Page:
If nothing else, this DVD set certainly illustrates that. From Reggie’s dingers to the mosh pit on the field following the last out, this is a primer for the beauty of being a Yankees fan and the seventh disc’s assortment of interviews and classic clips on furthers the enjoyment. Revisiting these games after seeing them as a child complete with Howard Cosell and Tom Seaver doing the commentary was quite an odd sensation. Seeing Thurman Munson as not only a living person but in the context of the game he was amongst the very best at was also a change of pace. Over the past thirty years since the series, a lot of these moments have been immortalized in "best of" shows and Yankeeography segments but without their connective tissue they seem like isolated moments and nothing more.
Seeing each game unfold in a really well-played series is more than just a time capsule, it’s proof positive of the game’s evolution. This series is a good bridge between the baseball we see on television today and the old school stuff my father grew up on. There are tons of moments where I wish current broadcasts would incorporate this way of showing the game and just as many where the reasonably lo-fi aspect of the presentations reminded me why the game still manages to be exciting to me.
The 1977 World Series is a really special one for me personally but it’s also a major period in the history of the Yankees, a team that is more loved and reviled today than it ever has been. The 80’s were lean for the team, a period of mediocrity save for the presence of Don Mattingly. The teams of the late 70’s restored vigor to the franchise, if but for a short while. This is a wonderful trip down memory lane and any fan of baseball would be remiss not to pop these seven discs in the machine to be reminded how it used to be and also to see the managers of the current Cubs and Mets back when they were just skinny ice cubes in the drink Reggie was stirring.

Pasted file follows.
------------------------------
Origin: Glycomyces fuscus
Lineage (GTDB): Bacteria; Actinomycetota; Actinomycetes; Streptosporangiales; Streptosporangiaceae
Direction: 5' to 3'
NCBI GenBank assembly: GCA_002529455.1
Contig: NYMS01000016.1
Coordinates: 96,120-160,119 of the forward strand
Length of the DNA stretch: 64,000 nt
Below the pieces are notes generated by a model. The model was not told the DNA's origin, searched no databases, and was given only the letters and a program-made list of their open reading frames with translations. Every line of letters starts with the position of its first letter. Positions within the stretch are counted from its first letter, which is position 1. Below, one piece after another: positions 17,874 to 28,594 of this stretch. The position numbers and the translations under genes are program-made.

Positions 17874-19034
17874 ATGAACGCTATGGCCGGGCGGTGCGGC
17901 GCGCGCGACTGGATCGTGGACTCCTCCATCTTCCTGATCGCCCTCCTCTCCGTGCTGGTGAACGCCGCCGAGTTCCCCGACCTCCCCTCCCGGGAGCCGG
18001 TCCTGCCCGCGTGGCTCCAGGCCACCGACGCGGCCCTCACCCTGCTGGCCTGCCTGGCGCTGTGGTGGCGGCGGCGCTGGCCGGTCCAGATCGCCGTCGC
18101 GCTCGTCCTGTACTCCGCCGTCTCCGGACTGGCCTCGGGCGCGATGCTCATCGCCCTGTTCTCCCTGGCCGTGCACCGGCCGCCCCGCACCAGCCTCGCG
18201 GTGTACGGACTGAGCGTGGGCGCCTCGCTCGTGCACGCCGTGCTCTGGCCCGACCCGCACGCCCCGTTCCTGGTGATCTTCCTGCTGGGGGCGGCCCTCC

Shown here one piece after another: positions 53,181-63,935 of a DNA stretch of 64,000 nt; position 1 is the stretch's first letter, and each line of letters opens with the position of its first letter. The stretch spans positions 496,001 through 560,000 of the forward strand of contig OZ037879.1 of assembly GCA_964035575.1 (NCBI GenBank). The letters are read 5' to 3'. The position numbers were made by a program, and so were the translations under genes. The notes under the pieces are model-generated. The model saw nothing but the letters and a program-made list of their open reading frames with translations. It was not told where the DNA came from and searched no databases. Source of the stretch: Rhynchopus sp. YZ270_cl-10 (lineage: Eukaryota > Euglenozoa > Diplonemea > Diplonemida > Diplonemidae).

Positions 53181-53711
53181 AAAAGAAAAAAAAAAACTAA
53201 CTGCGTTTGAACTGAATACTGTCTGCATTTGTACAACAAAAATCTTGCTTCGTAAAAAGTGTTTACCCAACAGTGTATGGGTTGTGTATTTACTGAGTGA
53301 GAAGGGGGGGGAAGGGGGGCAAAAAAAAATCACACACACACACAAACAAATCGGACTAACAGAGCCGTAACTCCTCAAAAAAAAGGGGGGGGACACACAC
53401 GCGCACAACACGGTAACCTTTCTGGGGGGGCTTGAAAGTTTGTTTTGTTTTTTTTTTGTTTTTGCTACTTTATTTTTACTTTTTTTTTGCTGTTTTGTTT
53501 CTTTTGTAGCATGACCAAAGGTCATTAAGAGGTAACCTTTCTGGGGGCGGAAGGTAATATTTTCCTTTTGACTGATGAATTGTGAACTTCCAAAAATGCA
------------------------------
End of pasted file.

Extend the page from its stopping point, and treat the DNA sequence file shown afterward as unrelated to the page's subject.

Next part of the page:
Disclaimer: Nick Nunziata loves baseball as much as air. He owns an XM subscription for one channel, XM 175 Home Plate. He watches damn near every Braves and Yankees game in the season and recently switched to DirecTV to ensure uninterrupted access to all the teams all the time. He is what you would call certifiable. Go about your business.
Big fan of The Cactus Album.
Let me first go on record by saying that whomever is responsible for the packaging of A&E’s line of baseball boxed sets is not only a genius but a genius with a giant rod. The usage of the DVD case to convey box scores, trivia, and all the stats any man (or Bill James) would want is absolutely phenomenal. It makes watching the ballgames even more fun as you ‘cheat’ to see if the next guy is gonna get his walk or home run int hat at-bat.
On top of that there’s always a bonus DVD with these sets that feature the celebrations and P.R. appearances, and this one has some really amazing interviews with the principle members of team and staff.
One thing I really think they need to do with these sets is to have a commentary track with select players and personnel. From both teams. I know these sets cost a lot to make and are boutique items that aren’t going to sell Pirates of the Caribbean kinds of numbers, but I think commentaries serve this material well. I want to know what these guys were thinking as they see the game from our perspective. I want to know what we DIDN’T see. Stuff like that. That’s all I’d need to make these sets even more of a mainstay in my collection.
As it stands, this is choice stuff. Some of the best DVD sports available.
8.5 out of 10